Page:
Novozymes Steady progress in difficult conditions
Novozymes' revenue growth is pegged in the mid-single digit range and margins appear to have plateaued over the past three years. Management’s preference for organic growth also reduces the upside potential from acquisitions. Running our model forward a year and updating for FX drives a 0.9% increase in our FY19E FD EPS forecast to DKK11.53 despite a 0.8% pullback in EBITDA to DKK5348 and 1.2% reduction in revenue to DKK1.51bn. The EPS increase is driven by a lower net interest charge (DKK56m versus DKK96m previously) and a 100bps reduction in forecast tax rate to 20.0%, rather than improved underlying business expectations, where we have pull-back is our Household Care and Agriculture & Feed divisional forecasts. Our forecasts, which imply net income growth of only 3.6% from revenue growth of 4.8% and a 21bps dip in EBIT margin to 28.1%, reflect management’s cautious guidance.
The company expects a strong performance from new products to be offset by geopolitical risk, uncertainty on progress in the Middle East and weak agricultural markets. While Novozymes retains a strong balance sheet and could augment organic growth with strategic acquisitions, as we have flagged previously, management prefers to grow the company organically, bringing new products to market through its R&D pipeline. We presume that this is still the case given that a further DKK2bn stock buyback programme was announced in the FY18 results release. The stock has recovered from its over 6% dip on the day of its FY18 results and is trading at 27.1x FY19E P/E and 17.1x EV/EBITDA, a c.3% discount to its peers.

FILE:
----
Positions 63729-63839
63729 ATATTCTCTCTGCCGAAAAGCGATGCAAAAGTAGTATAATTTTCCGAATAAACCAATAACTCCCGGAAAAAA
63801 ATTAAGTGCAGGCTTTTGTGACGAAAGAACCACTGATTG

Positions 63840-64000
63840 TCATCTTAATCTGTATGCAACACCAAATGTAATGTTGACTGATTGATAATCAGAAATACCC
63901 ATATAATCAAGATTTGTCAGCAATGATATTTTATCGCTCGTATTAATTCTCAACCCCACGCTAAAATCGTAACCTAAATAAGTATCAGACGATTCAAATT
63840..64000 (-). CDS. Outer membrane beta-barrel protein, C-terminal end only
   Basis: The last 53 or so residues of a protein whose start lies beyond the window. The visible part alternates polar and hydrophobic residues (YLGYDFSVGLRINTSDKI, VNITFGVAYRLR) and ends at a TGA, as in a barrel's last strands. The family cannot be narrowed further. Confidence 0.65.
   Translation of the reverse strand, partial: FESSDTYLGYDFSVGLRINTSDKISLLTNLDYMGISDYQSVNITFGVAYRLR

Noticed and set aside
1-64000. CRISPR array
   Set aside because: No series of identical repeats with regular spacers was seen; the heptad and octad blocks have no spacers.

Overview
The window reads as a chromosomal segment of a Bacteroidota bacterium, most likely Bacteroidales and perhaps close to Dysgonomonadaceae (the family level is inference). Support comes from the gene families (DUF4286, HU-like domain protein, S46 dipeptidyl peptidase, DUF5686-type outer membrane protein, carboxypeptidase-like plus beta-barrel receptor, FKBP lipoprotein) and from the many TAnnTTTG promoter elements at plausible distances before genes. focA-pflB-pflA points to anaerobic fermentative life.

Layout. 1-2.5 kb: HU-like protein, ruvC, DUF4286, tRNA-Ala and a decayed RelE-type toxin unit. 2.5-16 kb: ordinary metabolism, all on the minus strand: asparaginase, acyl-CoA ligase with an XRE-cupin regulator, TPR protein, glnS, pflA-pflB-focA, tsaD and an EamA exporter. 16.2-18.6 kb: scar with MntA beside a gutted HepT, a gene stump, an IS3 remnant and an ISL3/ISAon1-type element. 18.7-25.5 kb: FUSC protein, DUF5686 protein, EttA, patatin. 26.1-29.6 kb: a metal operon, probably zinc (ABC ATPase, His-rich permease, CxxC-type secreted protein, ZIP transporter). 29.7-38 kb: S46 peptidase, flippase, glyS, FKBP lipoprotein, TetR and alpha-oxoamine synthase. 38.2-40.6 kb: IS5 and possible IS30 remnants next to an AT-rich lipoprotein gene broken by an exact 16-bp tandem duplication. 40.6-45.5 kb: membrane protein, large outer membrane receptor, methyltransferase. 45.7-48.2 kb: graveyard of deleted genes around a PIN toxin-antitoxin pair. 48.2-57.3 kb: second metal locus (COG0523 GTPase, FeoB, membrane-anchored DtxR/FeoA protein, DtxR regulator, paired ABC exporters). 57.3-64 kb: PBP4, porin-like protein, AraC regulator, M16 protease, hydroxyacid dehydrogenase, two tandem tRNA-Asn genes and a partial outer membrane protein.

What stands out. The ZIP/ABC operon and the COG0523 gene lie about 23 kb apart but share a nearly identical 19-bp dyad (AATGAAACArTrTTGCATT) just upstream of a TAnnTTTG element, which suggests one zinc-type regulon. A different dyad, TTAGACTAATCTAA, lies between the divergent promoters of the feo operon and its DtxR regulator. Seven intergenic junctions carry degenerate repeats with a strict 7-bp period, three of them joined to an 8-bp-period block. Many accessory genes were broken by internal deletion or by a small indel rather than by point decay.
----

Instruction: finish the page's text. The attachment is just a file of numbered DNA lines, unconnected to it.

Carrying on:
Parliament fails to find consensus on path forward
Last night UK MPs were given a free vote on eight alternative plans for Brexit, with Cabinet ministers abstaining. The proposals ranged from revoking Article 50, holding a second referendum, remaining in a customs union, to leaving the EU without a deal. As expected, none of these commanded a majority, meaning that the way forward for the UK parliament remains shrouded in mystery. One positive (for Remainers at least) was that the narrowest defeats were proposals for a customs union (defeated by 8) and a second referendum (defeated by 27), while the heaviest defeats were handed to No deal, Managed no deal and EEA/EFTA proposals. Parliament also voted 441 to 105 in favour of a Statutory Instrument which amended the definition of “exit day”. This will now be 22 May if MPs approve the Withdrawal Agreement, or 12 April if they fail to do so.